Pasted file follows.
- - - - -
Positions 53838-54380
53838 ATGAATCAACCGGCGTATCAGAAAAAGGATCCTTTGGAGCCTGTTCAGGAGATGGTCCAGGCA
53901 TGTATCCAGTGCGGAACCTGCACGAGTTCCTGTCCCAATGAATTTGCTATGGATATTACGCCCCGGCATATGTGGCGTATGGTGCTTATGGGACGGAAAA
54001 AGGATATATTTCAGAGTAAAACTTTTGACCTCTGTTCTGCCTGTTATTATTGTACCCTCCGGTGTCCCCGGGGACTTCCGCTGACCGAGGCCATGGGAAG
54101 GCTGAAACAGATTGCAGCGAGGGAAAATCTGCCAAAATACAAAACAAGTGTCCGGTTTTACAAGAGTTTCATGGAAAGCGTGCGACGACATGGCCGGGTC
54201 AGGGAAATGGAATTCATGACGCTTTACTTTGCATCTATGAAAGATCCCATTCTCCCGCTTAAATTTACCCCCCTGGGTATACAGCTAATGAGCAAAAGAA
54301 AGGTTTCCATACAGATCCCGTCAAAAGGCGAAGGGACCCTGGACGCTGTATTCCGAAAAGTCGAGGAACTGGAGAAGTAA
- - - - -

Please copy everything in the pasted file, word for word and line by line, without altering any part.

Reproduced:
Positions 53838-54380
53838 ATGAATCAACCGGCGTATCAGAAAAAGGATCCTTTGGAGCCTGTTCAGGAGATGGTCCAGGCA
53901 TGTATCCAGTGCGGAACCTGCACGAGTTCCTGTCCCAATGAATTTGCTATGGATATTACGCCCCGGCATATGTGGCGTATGGTGCTTATGGGACGGAAAA
54001 AGGATATATTTCAGAGTAAAACTTTTGACCTCTGTTCTGCCTGTTATTATTGTACCCTCCGGTGTCCCCGGGGACTTCCGCTGACCGAGGCCATGGGAAG
54101 GCTGAAACAGATTGCAGCGAGGGAAAATCTGCCAAAATACAAAACAAGTGTCCGGTTTTACAAGAGTTTCATGGAAAGCGTGCGACGACATGGCCGGGTC
54201 AGGGAAATGGAATTCATGACGCTTTACTTTGCATCTATGAAAGATCCCATTCTCCCGCTTAAATTTACCCCCCTGGGTATACAGCTAATGAGCAAAAGAA
54301 AGGTTTCCATACAGATCCCGTCAAAAGGCGAAGGGACCCTGGACGCTGTATTCCGAAAAGTCGAGGAACTGGAGAAGTAA